|Institution:||Iowa State University|
|Keywords:||Political Science; Political Science|
|Full text PDF:||http://lib.dr.iastate.edu/etd/15048|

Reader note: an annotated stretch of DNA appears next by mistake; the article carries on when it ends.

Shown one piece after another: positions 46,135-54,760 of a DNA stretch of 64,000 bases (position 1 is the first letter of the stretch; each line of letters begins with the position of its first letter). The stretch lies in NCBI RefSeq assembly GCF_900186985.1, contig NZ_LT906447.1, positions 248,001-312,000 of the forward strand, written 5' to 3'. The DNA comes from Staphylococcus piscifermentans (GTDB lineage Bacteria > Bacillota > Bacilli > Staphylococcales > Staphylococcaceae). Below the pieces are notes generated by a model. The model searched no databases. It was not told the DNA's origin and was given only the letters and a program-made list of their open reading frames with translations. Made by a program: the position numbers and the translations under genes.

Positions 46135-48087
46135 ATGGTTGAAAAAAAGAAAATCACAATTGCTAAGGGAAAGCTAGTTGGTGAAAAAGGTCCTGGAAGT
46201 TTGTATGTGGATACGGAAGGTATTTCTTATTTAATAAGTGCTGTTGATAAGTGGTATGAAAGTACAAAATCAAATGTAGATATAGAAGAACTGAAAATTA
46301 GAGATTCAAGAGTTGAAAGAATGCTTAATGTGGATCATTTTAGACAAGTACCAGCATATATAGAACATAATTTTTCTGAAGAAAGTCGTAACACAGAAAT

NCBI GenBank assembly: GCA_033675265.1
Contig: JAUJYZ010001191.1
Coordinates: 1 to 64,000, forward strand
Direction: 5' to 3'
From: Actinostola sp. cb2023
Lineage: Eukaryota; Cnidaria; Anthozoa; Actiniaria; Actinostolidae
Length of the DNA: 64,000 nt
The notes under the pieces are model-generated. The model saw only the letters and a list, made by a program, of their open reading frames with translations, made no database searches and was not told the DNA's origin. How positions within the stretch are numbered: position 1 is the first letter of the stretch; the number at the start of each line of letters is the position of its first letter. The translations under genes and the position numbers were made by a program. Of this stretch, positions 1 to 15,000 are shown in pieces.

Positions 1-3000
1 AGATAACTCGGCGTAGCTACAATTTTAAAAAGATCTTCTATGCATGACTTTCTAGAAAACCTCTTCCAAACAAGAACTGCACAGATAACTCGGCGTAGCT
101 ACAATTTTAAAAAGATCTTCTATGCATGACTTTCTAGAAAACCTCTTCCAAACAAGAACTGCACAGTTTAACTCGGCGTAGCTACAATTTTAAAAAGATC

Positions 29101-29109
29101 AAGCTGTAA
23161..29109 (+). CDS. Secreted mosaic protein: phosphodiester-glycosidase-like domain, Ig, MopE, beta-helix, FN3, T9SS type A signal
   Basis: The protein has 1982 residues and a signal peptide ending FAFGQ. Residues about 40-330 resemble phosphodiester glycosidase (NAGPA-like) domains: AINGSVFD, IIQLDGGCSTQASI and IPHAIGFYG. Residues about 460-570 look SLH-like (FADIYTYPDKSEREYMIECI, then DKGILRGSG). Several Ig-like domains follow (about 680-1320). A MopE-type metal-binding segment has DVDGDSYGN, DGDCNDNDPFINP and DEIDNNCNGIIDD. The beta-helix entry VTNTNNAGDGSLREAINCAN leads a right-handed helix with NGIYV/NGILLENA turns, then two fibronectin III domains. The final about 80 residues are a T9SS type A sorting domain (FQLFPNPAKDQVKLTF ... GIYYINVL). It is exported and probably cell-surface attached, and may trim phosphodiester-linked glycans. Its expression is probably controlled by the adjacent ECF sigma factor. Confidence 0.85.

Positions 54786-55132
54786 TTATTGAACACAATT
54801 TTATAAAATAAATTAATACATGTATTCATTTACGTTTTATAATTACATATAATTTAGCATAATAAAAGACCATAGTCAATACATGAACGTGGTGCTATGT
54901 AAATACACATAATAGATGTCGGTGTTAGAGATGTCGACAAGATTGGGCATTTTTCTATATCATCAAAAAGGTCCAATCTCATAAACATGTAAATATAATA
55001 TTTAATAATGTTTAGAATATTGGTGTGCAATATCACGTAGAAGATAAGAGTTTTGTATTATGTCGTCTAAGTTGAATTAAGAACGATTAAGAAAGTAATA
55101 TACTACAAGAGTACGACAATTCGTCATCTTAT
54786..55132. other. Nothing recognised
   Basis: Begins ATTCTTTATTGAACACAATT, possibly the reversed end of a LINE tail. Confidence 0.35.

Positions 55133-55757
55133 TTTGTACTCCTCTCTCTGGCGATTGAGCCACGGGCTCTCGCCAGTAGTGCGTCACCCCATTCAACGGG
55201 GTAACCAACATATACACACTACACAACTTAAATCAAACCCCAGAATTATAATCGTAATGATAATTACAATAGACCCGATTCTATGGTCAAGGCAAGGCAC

It is well known that there are far fewer women than men serving in U.S. politics and elective office, and a great deal of research has been done to uncover the reason why. One factor articulated by Lawless and Fox is the way women perceive their qualifications to run for office, something they attribute to traditional gender socialization. I posit a different explanation—Intimidating Exemplars Theory. Drawing on concepts from Festinger’s Social Comparison Theory, I hypothesize that when considering a run for office, potential female candidates compare themselves to the women already in office. Since current female public officials have to be more highly qualified to reach office than men do, potential female candidates may compare themselves to these current officeholders and determine that they do not have the qualifications necessary to run. Results from a survey of elected officials in Iowa and of Iowa State University students support this theory. Female elected officials do name higher achieving female politicians as exemplars and emphasize their background/experience more than they did for male exemplars. Implications of this theory for political science and women candidates are also discussed.